Avast Pro Antivirus 2015 is a well-known antivirus program for Windows that offers a range of security functions with a particular angle towards remote access. There's a popular free version, but we tried out the first level of Avast's paid tier to see how it stacked up.
We used Avast Pro Antivirus 2015 on a Windows 8.1 laptop. It offers scanning against malware and viruses, checks your home Wi-Fi network security, and provides browser security over malicious extensions and fake banking sites. All of that will cost $34.99/year. For an extra $5/year, you get an enhanced firewall and spam protection for your e-mail inbox. For an extra $15/month you get Avast Premier 2015, which includes a permanent file shredder and automatic app patching on top of that. A visual feature breakdown is available on Avast's front page.
Avast scores fair in antivirus lab tests. It ranked just behind AVG in AV-Comparitives real-world test, and ahead of McAfee. Virus Bulletin puts Avast relatively low on both proactive and reactive protection. AVG, Kaspersky, Avira, and Bitdefender all rated higher on those tests. AV-Test gives Avast 5 / 6 for protection, 6 / 6 in usability, and 3.5 / 6 for performance.
Avast's Smart Scan checks for viruses, malware, outdated software, and network vulnerabilities in under five minutes. Avast also pushes a premium virtual private network service called SecureLine which is geared towards keeping your browsing secure and private. With your activity happening on a secure, separate computer, your own PC stays out of trouble. That's a separate subscription, starting at $9.99/month.
Along the lines of remote access, Avast also has the option for others to remotely access your computer securely. A simple code-matching mechanism allows you to quickly and easily provide remote assistance for a friend.
Tools are included in Avast Antivirus 2015 for local secure browsing too. A browser extension blocks traffic trackers, which are employed by less-than-scrupulous advertisers. The extension also peppers Google and Bing search results with annoying green checkmarks to confirm links have been scanned and deemed secure. SafeZone, a section within the Avast software proper, can be activated for specific sites to keep payment information secure.
An entire tab is dedicated as a store for other Avast products. On the one hand, this feels pushy, especially for a paid product, but at least it's more straightforward than other antivirus apps that will harangue you with pop-ups or leave passive aggressive reminders throughout daily usage to upgrade. The interface is a little jumpy, in that some functions pop open a new window while others stay in the main window. The bigger issue is how Avast has some particularly annoying audio alerts on by default. Tapping Alt in any given window will show a wealth of keyboard shortcuts for just about everything, which is overkill considering how few of them you'll use on a regular basis.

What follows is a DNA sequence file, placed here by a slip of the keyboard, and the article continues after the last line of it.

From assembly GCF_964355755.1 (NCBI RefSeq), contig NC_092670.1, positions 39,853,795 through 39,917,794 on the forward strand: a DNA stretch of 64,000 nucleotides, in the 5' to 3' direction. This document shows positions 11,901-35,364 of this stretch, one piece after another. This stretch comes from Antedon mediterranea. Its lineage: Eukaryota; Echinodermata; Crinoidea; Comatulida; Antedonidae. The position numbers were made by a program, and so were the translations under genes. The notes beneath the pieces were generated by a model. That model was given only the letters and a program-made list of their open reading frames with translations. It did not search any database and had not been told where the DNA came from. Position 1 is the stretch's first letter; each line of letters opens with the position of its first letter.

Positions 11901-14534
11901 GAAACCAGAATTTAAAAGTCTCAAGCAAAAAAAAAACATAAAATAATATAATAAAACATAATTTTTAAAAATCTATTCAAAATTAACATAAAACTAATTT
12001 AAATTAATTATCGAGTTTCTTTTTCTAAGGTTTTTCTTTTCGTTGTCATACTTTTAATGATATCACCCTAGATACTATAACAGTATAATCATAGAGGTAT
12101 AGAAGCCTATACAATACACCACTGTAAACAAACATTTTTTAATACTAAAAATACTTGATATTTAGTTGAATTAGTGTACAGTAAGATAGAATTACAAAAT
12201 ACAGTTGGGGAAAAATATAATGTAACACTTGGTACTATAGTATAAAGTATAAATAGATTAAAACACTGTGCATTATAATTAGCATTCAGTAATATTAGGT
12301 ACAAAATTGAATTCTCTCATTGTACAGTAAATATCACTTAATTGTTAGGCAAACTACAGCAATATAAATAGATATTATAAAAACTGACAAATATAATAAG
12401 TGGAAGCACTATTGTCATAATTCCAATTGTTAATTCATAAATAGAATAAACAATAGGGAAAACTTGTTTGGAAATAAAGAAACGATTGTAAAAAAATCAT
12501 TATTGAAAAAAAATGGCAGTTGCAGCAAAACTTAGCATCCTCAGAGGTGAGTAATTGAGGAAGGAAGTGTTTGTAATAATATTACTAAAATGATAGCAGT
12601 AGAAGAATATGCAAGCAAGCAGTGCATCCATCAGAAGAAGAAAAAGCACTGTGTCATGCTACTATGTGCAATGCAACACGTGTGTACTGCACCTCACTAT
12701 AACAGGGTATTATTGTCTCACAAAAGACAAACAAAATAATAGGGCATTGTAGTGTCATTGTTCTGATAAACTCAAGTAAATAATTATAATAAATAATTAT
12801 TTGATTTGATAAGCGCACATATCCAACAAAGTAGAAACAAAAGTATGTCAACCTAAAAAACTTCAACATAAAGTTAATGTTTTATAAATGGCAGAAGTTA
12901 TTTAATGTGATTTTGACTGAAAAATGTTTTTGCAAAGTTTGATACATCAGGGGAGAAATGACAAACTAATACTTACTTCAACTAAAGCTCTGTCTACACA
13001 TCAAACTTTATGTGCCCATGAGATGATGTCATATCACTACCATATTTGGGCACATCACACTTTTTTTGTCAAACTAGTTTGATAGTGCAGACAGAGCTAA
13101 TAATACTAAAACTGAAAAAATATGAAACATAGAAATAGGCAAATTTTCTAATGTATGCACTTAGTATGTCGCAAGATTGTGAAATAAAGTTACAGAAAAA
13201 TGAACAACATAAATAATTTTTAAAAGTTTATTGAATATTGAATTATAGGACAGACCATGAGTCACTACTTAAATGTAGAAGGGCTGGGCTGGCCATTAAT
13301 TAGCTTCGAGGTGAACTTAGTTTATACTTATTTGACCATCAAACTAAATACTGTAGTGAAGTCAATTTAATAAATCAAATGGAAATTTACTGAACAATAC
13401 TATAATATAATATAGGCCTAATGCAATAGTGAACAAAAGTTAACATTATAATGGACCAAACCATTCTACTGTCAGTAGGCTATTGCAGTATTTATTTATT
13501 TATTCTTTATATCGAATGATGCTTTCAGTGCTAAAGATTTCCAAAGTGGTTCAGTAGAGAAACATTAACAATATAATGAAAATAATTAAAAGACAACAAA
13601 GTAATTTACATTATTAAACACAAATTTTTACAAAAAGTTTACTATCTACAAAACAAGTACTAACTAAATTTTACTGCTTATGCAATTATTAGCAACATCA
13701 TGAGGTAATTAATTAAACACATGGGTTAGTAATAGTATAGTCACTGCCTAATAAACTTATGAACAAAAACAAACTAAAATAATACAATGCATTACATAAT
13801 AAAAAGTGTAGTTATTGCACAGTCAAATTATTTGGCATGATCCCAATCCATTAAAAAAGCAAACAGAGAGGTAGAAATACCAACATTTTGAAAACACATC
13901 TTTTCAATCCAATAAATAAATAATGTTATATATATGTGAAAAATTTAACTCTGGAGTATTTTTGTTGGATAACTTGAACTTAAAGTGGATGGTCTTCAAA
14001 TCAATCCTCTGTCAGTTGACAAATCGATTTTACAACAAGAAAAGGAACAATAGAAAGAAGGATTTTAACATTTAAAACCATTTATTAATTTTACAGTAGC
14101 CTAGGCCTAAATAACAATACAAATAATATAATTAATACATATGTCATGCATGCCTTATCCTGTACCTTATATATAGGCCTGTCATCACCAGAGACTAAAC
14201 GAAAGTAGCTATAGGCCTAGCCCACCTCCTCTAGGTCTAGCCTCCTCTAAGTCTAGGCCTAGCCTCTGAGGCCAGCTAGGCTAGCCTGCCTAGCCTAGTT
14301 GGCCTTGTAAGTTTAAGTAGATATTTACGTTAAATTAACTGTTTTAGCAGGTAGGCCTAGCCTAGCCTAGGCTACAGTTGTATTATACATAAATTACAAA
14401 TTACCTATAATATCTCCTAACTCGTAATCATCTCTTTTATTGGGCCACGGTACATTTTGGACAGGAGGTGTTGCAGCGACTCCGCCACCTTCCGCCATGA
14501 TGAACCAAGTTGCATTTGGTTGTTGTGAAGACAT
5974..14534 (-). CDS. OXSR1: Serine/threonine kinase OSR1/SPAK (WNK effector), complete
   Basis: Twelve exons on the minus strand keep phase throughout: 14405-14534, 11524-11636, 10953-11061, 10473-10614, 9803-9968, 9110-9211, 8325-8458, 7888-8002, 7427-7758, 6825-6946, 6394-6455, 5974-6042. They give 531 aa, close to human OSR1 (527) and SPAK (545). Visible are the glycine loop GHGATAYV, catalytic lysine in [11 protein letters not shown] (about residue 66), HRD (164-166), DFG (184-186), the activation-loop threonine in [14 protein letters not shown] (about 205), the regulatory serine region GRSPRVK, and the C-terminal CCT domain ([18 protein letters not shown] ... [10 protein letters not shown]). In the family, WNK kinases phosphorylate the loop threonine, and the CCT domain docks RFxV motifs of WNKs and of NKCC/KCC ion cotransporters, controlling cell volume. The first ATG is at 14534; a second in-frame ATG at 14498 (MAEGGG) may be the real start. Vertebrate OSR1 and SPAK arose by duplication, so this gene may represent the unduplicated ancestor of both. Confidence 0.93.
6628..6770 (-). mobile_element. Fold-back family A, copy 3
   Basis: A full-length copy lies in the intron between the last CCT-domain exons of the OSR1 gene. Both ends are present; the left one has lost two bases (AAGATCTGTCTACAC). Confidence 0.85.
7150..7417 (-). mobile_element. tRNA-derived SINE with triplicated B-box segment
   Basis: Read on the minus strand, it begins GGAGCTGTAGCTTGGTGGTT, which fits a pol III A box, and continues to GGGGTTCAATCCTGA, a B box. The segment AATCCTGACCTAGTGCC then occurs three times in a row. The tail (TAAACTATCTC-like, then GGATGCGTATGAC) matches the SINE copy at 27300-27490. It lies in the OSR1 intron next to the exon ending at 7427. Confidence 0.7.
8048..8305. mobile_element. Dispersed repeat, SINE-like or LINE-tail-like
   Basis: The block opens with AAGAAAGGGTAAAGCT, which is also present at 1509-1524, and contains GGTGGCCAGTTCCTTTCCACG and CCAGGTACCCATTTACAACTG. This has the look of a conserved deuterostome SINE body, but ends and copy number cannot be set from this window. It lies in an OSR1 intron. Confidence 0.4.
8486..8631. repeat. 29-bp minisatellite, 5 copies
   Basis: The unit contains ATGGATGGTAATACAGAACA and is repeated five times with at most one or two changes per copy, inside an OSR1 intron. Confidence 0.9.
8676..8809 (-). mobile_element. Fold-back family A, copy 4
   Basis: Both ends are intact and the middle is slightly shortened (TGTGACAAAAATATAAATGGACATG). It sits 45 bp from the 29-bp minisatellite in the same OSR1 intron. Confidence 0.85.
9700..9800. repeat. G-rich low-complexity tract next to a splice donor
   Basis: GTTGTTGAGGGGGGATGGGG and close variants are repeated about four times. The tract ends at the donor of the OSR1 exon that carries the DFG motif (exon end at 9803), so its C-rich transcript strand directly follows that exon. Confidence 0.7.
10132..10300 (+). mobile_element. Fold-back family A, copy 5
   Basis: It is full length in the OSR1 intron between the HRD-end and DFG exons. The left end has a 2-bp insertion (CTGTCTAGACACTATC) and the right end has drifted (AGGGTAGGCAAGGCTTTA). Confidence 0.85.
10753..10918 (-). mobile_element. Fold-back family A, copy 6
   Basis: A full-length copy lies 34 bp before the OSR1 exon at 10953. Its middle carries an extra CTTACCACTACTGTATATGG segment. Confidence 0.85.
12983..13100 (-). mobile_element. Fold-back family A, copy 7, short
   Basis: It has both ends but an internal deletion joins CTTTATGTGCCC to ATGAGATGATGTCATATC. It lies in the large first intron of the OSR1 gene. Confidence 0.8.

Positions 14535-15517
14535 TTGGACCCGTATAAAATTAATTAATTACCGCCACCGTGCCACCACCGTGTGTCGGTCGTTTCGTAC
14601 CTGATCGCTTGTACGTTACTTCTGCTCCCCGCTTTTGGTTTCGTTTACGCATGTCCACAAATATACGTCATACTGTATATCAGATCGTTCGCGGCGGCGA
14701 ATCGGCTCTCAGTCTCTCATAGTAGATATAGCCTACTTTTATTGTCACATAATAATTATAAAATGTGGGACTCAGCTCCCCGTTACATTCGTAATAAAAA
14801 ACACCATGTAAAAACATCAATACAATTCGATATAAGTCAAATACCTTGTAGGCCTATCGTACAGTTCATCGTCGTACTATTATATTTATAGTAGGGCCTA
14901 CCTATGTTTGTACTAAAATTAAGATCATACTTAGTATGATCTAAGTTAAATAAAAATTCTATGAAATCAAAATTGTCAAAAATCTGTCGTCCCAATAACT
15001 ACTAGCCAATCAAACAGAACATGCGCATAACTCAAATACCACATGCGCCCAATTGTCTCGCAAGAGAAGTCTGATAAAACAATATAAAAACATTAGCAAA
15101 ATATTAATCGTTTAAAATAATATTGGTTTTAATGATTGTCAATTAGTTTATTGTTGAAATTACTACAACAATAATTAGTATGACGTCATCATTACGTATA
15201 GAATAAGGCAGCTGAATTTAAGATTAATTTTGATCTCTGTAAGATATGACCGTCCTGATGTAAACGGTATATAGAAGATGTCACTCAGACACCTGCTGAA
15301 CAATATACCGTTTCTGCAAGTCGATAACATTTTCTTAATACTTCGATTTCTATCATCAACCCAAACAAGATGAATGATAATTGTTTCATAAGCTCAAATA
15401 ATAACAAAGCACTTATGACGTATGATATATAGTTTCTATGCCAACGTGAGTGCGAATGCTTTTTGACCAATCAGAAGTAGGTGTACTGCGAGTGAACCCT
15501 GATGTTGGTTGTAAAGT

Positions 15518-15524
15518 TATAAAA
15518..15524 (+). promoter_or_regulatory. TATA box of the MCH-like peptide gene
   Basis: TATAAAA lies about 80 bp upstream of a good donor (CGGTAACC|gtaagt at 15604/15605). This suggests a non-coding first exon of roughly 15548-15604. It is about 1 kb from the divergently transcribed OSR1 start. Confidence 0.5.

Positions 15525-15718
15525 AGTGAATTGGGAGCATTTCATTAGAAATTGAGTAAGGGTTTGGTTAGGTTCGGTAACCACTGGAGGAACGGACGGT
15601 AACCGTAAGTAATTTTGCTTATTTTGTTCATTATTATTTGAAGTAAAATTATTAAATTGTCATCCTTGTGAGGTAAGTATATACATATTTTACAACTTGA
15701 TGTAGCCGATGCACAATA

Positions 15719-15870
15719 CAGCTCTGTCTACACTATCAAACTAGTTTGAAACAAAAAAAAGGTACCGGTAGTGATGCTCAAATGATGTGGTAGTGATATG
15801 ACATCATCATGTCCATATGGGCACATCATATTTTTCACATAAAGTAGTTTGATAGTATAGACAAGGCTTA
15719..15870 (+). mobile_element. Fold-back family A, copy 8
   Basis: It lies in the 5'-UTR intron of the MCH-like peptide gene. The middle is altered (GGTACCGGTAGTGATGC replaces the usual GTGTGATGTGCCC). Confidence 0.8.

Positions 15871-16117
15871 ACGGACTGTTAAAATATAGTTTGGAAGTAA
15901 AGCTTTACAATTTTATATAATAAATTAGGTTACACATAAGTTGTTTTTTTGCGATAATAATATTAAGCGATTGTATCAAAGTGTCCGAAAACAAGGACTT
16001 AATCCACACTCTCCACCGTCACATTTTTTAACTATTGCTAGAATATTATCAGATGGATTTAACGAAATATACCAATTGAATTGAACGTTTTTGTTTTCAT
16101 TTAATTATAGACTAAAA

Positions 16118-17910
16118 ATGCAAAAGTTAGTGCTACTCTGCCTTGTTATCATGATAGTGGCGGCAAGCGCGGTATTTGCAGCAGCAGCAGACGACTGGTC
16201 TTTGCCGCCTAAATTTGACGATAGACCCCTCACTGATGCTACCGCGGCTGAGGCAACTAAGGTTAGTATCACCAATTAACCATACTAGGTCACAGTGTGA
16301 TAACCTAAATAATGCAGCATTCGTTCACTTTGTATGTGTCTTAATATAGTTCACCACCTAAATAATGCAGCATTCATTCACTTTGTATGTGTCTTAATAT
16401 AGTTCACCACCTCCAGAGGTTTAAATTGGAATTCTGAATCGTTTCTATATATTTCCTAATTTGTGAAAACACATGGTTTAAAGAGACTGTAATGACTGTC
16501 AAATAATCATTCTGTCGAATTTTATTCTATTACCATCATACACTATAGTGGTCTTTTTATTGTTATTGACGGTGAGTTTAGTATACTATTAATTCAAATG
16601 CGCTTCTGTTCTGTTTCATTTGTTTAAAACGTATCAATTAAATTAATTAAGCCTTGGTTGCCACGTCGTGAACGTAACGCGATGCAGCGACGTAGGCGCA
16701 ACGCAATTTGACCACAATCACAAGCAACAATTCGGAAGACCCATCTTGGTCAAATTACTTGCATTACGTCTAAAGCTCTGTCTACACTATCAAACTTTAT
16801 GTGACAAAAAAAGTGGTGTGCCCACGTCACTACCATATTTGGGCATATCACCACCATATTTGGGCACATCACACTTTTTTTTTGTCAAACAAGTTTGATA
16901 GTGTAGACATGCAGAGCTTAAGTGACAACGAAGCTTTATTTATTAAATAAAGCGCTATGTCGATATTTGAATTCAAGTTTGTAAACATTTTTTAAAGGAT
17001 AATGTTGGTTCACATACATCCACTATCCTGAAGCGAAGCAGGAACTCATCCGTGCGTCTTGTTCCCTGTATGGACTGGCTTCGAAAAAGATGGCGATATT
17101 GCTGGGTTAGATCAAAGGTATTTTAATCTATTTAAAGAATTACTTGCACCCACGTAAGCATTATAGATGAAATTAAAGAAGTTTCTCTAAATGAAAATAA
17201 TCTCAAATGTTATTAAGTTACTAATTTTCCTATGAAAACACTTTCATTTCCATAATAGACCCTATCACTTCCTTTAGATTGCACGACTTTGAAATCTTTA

The most interesting feature of Avast is its karma system. As you conduct scans and use Avast software, your account earns points which progress through various ranks. You also earn badges, and are ranked among the world's Avast users. Though these amount to little more than an odd leaderboard, global anononymized statistics are available for users to poke through. This can show you how many domains are infected on the web, how many virus attacks have been prevented, and number of virus definitions within the Avast database. Again, this isn't particularly important information in the day-to-day dealings of PC security, but both features add an interesting angle to what is normally a drab affair.
Avast Antivirus Pro has a few unique features, particularly for those that are away from their PC regularly, or need to help friends or family from afar. The reward system and some of the interface quirks are on the awkward side, but far from deal-breaking. Avast handled day-to-day virus protection just fine, though there are a few other antivirus programs that fared a little better in lab tests.